House prices surge at fastest pace this year to record £373k despite Bank of England rate hikes
Britain avoiding a much-forecasted recession has helped push house prices up by the greatest amount so far this year to a record high of £372,894, new figures out today reveal.
The average price of a home coming to market climbed 1.8 per cent over the last month, the strongest increase in 2023, according to property search site Rightmove.
Over the last year asking prices have jumped 1.5 per cent.
Britain’s housing market has defied a glut of gloomy predictions tabled at the turn of the year sparked by the country’s economic prospect at the time looking pretty bleak.
Households were forecast to suffer the worst squeeze on their living standards on record, the Bank of England expected the UK to be gripped by the longest recession in a century and unemployment was on course to rise.
However, a combination of international gas prices sliding and the government capping energy bills at £2,500 has put the UK on track to dodge a recession, convincing buyers to snap up a new home and sellers to cash in on their property.
Booming confidence in the housing market is down to the “gloomy start-of-the-year predictions for the market… looking increasingly unlikely,” Tim Bannister, director of property science at Rightmove, said.
UK house prices are holding up well despite sustained pressure from higher rates
“Steadying mortgage rates and a generally more positive outlook for the economy are also contributing to more seller confidence, though there are likely to be more twists and turns to come,” he added.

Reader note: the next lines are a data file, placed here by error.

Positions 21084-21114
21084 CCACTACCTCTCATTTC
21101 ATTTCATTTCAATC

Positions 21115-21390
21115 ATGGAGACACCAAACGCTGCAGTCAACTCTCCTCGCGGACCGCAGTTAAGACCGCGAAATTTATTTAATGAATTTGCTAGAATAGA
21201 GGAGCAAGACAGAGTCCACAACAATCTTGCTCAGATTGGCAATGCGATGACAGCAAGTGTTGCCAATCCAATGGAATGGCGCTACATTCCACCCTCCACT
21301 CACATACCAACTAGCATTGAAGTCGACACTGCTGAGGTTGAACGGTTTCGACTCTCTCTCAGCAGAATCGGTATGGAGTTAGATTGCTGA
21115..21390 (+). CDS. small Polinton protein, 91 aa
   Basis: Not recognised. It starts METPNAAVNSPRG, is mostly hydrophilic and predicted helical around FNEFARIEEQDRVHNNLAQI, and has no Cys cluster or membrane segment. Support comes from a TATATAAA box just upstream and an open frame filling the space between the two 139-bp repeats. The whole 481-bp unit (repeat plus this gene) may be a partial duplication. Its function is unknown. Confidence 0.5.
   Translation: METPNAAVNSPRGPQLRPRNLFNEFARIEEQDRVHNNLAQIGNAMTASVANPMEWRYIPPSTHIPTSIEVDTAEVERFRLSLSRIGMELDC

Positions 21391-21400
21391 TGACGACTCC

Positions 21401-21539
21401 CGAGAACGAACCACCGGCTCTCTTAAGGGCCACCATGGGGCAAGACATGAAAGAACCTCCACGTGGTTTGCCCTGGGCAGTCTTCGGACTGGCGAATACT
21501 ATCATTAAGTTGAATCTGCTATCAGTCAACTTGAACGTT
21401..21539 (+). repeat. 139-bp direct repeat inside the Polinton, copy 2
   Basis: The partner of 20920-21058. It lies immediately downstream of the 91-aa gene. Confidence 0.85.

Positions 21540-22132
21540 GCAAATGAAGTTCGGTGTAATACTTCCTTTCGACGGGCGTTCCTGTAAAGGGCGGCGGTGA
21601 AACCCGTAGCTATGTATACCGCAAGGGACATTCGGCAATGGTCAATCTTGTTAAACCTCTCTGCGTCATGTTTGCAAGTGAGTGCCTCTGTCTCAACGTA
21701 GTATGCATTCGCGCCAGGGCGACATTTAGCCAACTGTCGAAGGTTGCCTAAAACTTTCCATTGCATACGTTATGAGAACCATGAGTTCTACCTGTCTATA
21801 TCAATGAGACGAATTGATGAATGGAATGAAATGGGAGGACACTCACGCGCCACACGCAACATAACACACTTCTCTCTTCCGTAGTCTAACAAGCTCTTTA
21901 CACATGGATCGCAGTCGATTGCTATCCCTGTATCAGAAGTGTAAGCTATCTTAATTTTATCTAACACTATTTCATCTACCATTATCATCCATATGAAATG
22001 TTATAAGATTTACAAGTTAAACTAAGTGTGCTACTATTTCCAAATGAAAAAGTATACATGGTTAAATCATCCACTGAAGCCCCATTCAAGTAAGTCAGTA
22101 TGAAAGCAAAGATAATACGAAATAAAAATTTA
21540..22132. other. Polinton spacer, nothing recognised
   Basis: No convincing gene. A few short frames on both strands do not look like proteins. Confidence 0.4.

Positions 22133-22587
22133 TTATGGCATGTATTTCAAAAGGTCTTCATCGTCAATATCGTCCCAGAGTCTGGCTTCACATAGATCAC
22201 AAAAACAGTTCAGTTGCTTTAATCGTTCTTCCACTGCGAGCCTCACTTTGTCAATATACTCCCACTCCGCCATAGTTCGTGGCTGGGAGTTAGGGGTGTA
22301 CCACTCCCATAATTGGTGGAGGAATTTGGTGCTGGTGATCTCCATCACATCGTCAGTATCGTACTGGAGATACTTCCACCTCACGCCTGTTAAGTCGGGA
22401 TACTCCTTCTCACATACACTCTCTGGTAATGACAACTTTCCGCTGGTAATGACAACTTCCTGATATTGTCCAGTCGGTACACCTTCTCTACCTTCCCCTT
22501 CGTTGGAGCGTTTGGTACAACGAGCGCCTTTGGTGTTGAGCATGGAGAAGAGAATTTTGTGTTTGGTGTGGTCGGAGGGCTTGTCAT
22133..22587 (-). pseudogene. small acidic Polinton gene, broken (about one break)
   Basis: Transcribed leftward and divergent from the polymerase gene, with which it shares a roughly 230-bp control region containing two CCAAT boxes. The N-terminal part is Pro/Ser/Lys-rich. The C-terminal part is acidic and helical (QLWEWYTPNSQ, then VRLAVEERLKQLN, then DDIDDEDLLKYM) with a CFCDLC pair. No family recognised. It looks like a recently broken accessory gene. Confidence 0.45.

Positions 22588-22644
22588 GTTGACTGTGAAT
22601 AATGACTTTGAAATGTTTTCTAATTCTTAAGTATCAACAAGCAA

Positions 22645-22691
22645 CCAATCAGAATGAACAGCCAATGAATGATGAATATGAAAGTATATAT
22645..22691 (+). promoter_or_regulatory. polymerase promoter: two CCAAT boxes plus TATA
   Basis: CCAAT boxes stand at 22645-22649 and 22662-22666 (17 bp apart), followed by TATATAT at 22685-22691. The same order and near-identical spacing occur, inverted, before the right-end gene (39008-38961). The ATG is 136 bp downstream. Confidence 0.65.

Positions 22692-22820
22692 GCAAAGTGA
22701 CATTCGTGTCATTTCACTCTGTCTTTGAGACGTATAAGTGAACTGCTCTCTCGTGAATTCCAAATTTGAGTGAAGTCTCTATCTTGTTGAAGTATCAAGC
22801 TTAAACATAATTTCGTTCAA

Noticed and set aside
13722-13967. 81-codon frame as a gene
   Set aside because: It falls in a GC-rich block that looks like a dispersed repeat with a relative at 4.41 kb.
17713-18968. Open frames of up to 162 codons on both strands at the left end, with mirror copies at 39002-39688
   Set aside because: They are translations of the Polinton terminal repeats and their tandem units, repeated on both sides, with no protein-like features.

A paucity of homes coming to market has kept prices elevated, although supply could expand in response to increasing home fees.
Sellers on average had to chalk 3.1 per cent off of their initial asking price in order to source buyers in April, Rightmove said.
Last month’s rise illustrates that demand is still holding up well in the face of the Bank of England’s twelve successive interest rate hikes, taking them to a near 15 year high of 4.5 per cent.
Mortgage rates have surged over the last year due to lenders passing on Bank Governor Andrew Bailey and co’s moves, though they are below the sky high levels they reached after Liz Truss’s mini-budget jolted UK debt markets. The Bank is expected to raise borrowing costs at least one more time this year.
London house prices climbed faster than the national average on an annual basis, up 2.8 per cent to nearly £700,000. The only area in the UK which recorded a drop in asking fees was the north east.
Hackney house prices in east London rose the fastest in the capital, up 5.3 per cent over the last year to £724,000. Southwark came second, with prices up 4.3 per cent to £673,000.